Parents should make a habit of asking their children if they've been on the Internet today. They should should bone up on social media to narrow the gap that separates them from their tech-savvy kids.
If the pediatrician wants to know if your kids are on Facebook, it's not because she wants to friend them.
The question about Facebook, and other queries about a child's life online, should be part of the medical history doctors take of kids in the age of social media, according to recommendations just out from the American Academy of Pediatrics. Parents should find out, too.
You don't really need peer-reviewed stats to know that tweens and teens spend a ton of time checking up on their friends (and rivals) on smartphones and computers. But sometimes the chatter can stray into dark territory, including cyberbullying, sexting, or even "Facebook depression."
Dr. Gwenn O'Keeffe, lead author of the American Academy of Pediatrics social media guidelines, told the Associated Press, that Facebook presents a special challenge for kids struggling with their own self-esteem.
As the AP summed it up:
With in-your-face friends' tallies, status updates and photos of happy-looking people having great times, Facebook pages can make some kids feel even worse if they think they don't measure up.
The pediatricians also point to work that suggests Internet addiction may be linked to depression.
Parents shouldn't wait for the doctor to check up on their kids behavior, though. Indeed, the advice to pediatricians says they should help parents get with the program and find out what their kids are doing.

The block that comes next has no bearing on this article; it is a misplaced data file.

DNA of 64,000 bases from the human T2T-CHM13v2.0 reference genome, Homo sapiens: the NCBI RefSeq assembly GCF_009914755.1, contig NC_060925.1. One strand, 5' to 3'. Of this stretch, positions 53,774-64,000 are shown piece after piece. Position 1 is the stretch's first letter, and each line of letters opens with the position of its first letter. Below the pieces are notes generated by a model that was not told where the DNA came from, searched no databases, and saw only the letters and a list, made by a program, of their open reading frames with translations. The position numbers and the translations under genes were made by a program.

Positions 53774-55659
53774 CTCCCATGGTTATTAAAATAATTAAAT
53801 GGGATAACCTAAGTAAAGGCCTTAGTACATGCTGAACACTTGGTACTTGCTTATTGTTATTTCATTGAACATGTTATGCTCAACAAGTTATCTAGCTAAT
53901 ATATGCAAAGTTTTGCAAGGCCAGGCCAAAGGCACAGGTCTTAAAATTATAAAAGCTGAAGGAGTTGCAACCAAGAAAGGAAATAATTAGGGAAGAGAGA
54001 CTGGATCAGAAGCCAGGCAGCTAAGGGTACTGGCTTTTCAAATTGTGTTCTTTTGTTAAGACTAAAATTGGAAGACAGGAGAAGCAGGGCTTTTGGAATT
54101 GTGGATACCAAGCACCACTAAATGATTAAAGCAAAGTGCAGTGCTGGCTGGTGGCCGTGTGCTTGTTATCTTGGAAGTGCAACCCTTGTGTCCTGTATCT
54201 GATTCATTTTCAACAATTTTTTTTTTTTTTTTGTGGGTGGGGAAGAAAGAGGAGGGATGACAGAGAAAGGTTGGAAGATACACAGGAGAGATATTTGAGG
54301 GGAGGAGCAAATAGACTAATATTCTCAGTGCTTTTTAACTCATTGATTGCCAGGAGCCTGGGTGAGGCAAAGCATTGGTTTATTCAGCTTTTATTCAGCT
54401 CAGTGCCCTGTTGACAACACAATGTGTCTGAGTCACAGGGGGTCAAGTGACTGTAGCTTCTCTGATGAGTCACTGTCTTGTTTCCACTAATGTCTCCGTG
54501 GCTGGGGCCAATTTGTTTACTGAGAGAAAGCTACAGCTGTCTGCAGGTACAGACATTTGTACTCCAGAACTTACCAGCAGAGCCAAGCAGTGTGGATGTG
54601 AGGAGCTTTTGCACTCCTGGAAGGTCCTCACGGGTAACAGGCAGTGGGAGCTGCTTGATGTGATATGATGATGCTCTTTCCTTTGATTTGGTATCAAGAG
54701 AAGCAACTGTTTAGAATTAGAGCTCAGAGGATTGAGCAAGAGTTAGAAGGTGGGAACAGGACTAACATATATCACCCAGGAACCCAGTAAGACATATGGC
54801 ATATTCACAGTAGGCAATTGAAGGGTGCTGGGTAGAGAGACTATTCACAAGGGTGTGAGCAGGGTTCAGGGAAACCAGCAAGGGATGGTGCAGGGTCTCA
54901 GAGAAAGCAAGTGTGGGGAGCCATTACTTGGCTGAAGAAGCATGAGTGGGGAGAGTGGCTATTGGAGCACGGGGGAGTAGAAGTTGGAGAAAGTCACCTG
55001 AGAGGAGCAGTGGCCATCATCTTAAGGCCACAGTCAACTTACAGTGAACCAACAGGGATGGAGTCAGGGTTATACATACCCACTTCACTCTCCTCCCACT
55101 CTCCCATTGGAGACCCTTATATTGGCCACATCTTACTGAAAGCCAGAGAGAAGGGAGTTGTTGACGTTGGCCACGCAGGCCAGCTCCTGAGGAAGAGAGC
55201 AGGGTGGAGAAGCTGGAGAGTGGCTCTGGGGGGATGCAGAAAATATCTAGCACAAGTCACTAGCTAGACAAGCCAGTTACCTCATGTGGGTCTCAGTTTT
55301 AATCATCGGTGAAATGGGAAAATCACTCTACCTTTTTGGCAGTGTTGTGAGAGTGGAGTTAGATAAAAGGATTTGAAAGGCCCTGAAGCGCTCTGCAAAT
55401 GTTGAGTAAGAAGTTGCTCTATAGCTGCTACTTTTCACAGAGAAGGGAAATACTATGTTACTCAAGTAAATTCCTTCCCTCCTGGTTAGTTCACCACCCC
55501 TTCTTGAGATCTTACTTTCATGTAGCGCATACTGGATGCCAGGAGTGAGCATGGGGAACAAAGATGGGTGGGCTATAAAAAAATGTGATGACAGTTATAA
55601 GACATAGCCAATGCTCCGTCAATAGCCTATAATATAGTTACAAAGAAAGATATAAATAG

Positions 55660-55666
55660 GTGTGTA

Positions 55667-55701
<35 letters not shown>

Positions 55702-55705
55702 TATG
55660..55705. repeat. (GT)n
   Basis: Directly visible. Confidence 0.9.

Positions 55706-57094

The pediatricians have long recommended that parents ask their kids each day, "Have you used the computer and the Internet today?"
The latest advice also suggests that pediatricians tell parents to educate themselves about how social media work to narrow the "participation gap" that separates them from their tech-savvy kids.
Parents, the doctors say, should also hold family meetings to talk about rules of the online road and to check privacy settings and things like that. "The emphasis should be on citizenship and health behavior and not punitive action, unless truly warranted," the pediatricians advise. Don't rely on monitoring software alone.
Bringing up some of these subjects may not be easy for parents. The pediatricians have some ideas for that, too. Check out tips for talking with kids about social media and sexting from the academy.
And for more on how to help kids navigate the challenging online world, check out this post from KQED's MindShift blog
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